The longtime goal of Facebook, and of founder Mark Zuckerberg—who was memorably profiled here by Jose Antonio Vargas as “an over-sharer in the age of over-sharing”—has been to build a separate Internet. (Also see Ken Auletta’s Profile of Sheryl Sandberg, the company’s C.O.O.) In the minds of people who work at Facebook, there’s the cold, confusing, open Internet that is managed by Google and its algorithms. You go there and you never quite know what you’re going to get. And then there’s the Facebook sub-Internet, where everything is kinder and organized by your friends.
Initially, Facebook was just a place to post photographs and see which of your high-school classmates had gone to pot. Then it became a place for organizing political protests, and wasting time playing games. It’s grown and grown in all these ways. It gets credit from many for helping facilitate the Arab Spring, and it now hosts four per cent of all the photographs ever taken. Now, if Facebook gets its way, it’ll be where you read your news, find new songs, and watch video. It will have eaten a big chunk of the rest of the Internet.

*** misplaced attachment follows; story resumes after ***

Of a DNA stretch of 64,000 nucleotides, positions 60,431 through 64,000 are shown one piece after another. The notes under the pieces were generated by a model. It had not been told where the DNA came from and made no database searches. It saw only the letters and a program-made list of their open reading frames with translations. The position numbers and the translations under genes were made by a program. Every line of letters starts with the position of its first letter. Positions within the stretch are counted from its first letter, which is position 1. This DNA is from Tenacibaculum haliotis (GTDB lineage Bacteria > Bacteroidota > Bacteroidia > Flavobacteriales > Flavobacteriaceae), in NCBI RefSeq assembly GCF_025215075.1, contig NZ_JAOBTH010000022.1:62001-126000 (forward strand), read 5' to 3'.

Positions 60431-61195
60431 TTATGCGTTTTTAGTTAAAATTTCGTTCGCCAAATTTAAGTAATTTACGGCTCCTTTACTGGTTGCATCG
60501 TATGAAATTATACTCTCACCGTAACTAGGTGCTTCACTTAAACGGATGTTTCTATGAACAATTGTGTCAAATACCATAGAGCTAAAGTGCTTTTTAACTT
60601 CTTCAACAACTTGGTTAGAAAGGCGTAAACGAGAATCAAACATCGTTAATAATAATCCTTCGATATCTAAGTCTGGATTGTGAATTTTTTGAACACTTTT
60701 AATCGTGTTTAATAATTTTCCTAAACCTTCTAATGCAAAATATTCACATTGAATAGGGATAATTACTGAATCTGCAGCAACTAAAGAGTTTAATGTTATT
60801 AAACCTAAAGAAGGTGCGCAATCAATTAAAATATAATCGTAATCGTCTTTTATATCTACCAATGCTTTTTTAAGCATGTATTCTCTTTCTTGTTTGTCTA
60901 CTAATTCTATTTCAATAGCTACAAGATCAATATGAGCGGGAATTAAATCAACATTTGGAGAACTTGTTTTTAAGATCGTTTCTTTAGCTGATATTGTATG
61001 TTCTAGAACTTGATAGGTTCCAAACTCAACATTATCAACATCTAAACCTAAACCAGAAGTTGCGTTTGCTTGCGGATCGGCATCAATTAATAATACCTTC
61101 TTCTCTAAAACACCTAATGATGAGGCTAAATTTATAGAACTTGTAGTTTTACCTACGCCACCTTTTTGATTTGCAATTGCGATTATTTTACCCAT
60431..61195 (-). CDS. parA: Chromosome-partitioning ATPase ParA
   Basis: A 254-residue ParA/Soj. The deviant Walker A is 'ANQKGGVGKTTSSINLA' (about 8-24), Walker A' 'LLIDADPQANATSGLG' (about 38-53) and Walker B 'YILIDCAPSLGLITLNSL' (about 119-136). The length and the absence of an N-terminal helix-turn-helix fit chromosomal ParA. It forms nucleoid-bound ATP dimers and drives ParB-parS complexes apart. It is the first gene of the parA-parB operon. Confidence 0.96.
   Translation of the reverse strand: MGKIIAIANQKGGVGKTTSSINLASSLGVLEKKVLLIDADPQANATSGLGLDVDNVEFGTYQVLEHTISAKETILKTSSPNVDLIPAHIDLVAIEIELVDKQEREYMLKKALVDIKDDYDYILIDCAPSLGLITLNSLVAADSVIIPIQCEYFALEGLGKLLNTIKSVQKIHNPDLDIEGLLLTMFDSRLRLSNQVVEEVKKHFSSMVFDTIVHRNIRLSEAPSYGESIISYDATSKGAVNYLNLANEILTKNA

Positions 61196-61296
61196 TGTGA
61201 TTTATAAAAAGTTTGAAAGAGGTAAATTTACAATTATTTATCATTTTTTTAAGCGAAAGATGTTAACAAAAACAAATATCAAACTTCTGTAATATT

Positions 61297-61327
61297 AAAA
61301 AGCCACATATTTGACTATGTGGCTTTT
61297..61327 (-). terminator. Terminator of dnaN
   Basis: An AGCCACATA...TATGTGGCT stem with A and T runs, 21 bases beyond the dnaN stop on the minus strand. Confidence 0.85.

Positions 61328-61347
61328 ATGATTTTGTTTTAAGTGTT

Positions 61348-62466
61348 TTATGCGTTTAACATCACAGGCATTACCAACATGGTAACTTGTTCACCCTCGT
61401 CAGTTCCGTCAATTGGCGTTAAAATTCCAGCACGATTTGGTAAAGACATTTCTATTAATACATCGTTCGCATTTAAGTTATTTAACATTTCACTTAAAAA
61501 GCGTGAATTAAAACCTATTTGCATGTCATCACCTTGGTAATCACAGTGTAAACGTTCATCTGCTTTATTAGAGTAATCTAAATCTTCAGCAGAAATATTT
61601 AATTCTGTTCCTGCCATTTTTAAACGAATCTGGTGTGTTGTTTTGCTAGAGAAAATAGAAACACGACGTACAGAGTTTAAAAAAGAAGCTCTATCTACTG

There are great consequences to this. The more our online lives take place on Facebook, the more we depend on the choices of the people who run the company—what they think about privacy, how they think we should be able to organize our friends, what they tell advertisers (and governments) about what we do and what we buy. We’ll rely on whom they choose as partners to give us news and music. Real issues are at stake, in other words—not just the size of photos and whether you can poke.